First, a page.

As part of the marketing campaign for the Tim Burton-directed Alice, the Walt Disney Company commissioned this various-artists album, which might as well be called "Songs from, Inspired by, or Related to Alice," but is instead dubbed Almost Alice. The idea was to have a collection of pop/rock performers come up with material having something to do with Alice in Wonderland, including, as the lead-off track, Avril Lavigne's "Alice," which actually plays under the end credits of the movie. Lavigne's song is a typical piece of self-assertive adolescent pop/rock, with its tag line "Don't you try to stop me," just the sort of thing to be chanted by a pre-adolescent who doesn't want to go to bed.
What does ?Wonderland sound like? Any pop station on the dial, more or less, if Almost Alice, this companion to Tim Burton’s latest film is any indication. The tunes come in various flavors — shrill and self-?important (Avril Lavigne), plodding and grungy (Shinedown), grating and synth — based (3OH!3) — yet with a few exceptions, none are original enough to hold your attention past the first chorus. For music ostensibly inspired by a trippy fantasy, far too much here is depressingly ordinary.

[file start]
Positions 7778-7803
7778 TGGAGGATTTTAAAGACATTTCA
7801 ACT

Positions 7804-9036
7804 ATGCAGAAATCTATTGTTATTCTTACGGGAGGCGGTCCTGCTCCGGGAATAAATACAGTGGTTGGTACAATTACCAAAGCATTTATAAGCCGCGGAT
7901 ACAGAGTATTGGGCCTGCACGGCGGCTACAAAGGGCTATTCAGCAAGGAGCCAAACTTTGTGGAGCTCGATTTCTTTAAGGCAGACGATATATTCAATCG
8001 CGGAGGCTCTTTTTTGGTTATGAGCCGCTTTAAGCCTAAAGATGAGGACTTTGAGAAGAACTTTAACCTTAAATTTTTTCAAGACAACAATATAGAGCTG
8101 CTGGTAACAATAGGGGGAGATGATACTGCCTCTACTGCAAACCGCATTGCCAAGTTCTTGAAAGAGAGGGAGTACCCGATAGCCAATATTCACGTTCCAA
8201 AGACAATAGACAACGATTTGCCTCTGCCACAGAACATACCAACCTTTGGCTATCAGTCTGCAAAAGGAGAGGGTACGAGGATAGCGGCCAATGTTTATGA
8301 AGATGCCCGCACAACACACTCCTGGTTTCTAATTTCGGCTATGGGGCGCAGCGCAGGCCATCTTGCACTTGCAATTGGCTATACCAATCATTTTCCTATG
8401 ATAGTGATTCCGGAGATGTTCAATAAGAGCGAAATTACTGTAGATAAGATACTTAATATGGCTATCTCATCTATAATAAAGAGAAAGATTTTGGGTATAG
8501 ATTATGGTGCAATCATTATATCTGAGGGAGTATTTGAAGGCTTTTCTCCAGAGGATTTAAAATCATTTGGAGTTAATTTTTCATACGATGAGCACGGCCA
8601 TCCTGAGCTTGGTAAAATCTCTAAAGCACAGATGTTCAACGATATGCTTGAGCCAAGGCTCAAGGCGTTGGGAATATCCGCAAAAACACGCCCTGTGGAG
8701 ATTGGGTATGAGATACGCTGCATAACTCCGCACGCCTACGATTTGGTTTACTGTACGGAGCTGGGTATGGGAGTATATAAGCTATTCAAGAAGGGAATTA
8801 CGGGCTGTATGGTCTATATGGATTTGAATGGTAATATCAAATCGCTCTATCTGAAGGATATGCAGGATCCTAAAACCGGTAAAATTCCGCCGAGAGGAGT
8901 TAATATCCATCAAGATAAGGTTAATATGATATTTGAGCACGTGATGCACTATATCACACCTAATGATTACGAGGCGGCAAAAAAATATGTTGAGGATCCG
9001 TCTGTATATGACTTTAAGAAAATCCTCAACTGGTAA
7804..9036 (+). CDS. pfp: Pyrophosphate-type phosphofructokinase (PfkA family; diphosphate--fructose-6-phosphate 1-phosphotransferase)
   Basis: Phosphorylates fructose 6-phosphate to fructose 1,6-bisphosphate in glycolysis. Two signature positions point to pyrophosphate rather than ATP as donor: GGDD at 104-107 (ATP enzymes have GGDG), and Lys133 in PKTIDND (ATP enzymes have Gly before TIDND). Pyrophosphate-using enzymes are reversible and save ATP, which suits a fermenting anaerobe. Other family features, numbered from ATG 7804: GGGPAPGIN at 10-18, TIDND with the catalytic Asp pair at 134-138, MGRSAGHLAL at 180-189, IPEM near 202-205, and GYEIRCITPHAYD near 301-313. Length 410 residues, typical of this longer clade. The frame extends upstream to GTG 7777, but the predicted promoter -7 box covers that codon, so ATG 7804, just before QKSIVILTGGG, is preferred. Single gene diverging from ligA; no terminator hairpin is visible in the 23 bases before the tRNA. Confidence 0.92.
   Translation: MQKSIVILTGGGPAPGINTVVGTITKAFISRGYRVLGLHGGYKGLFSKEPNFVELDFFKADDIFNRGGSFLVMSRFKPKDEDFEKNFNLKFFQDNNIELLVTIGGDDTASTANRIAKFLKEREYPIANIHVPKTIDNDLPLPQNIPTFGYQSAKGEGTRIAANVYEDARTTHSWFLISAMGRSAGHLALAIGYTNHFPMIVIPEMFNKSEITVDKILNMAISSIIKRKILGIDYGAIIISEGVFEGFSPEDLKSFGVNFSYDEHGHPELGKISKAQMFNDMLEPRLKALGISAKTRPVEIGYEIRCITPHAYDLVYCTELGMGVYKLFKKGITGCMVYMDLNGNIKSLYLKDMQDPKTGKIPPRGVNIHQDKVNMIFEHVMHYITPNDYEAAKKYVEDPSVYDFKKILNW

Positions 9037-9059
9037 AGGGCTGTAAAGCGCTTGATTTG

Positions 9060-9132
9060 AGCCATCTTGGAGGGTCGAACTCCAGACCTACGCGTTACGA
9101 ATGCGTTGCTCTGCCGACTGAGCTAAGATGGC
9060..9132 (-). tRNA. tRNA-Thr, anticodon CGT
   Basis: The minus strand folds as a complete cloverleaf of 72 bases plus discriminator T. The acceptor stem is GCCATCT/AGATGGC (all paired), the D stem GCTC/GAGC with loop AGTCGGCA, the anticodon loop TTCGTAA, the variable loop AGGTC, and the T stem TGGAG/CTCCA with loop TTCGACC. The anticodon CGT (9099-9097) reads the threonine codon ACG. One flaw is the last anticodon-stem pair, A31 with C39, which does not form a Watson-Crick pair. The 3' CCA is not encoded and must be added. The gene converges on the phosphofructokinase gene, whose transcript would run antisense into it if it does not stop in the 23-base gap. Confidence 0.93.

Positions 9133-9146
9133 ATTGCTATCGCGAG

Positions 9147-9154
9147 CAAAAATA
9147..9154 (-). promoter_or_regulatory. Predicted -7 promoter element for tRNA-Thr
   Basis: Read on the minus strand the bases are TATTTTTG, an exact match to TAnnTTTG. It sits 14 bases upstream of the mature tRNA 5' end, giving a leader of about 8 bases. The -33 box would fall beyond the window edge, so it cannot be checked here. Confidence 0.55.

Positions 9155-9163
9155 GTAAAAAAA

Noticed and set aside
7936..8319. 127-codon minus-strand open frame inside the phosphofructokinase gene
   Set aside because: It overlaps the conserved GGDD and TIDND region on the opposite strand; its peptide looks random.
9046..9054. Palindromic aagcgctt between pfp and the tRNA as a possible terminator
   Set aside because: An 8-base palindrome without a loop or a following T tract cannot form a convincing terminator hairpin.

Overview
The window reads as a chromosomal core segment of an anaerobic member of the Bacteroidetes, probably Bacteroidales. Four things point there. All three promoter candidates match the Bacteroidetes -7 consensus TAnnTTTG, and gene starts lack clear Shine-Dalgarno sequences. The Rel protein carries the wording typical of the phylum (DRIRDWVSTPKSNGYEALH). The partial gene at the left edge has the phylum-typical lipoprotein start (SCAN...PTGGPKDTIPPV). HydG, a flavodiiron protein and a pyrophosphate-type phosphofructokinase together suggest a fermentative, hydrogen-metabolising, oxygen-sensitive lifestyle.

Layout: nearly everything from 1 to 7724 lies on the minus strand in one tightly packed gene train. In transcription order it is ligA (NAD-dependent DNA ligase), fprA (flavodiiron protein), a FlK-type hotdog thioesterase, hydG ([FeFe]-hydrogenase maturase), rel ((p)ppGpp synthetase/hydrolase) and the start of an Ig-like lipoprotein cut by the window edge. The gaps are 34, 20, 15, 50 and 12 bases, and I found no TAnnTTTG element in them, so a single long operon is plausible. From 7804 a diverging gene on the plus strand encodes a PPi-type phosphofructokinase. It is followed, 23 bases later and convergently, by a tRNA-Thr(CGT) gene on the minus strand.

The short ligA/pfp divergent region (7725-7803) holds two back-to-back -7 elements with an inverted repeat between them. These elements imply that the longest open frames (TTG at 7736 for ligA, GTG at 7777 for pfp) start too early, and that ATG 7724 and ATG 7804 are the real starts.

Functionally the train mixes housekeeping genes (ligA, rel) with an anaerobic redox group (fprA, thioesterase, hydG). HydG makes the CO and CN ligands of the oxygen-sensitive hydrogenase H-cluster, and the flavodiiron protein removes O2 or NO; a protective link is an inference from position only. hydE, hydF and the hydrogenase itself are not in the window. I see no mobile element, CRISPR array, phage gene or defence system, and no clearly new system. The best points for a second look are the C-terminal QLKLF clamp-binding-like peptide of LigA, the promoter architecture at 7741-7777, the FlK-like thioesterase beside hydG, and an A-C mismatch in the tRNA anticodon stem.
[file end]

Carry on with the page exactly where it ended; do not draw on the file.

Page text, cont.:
Would Lewis Carroll have been an Avril Lavigne fan? Would the very concept of a Mark Hoppus and Pete Wentz collaboration have had his heart racing? Would Owl City or the All-American Rejects have ticked any boxes for him? Probably not. Then again, how many of the artists featured on Almost Alice was Tim Burton really desperate to include on his latest film’s accompanying rock compilation? One or two maybe – I suspect he’s a Robert Smith fan, but I doubt he had any Plain White T’s albums playing on the set of Alice In Wonderland. So how did we get from slightly-overrated-gothic-visionary-animator-director reinterprets impeccably-surreal-Victorian-children’s-book to Almost Alice? Well, the process seems to have begun with some bloke in a suit deciding that Tim Burton was down with the rock kids.
A great idea some distance short of being properly realised. Mike Diver 2010 Disney’s Tim Burton-directed Alice in Wonderland is certain to dominate the box office when it opens. This compilation features a similar level of marquee names – Avril Lavinge, The Cure’s Robert Smith, chart successes 3OH!3 and Owl City; the film stars Johnny Depp, Christopher Lee and Helena Bonham Carter – but lacks imagination enough to make it memorable on its own merits.
Judging by this soundtrack, Alice didn't wake up in a fantastical world of talking rabbits and tea parties but, rather, a suburban mall parking lot. And instead of a goofy-looking Johnny Depp greeting her, she got Avril Lavigne on a skateboard. [rssbreak] Not so much Wonderland as Wonderbread, Lavigne, the All-American Rejects, Tokio Hotel, Owl City and other formulaic teen angst purveyors take dumps on this comp, which has the distinct, foul reek of Disney marketing.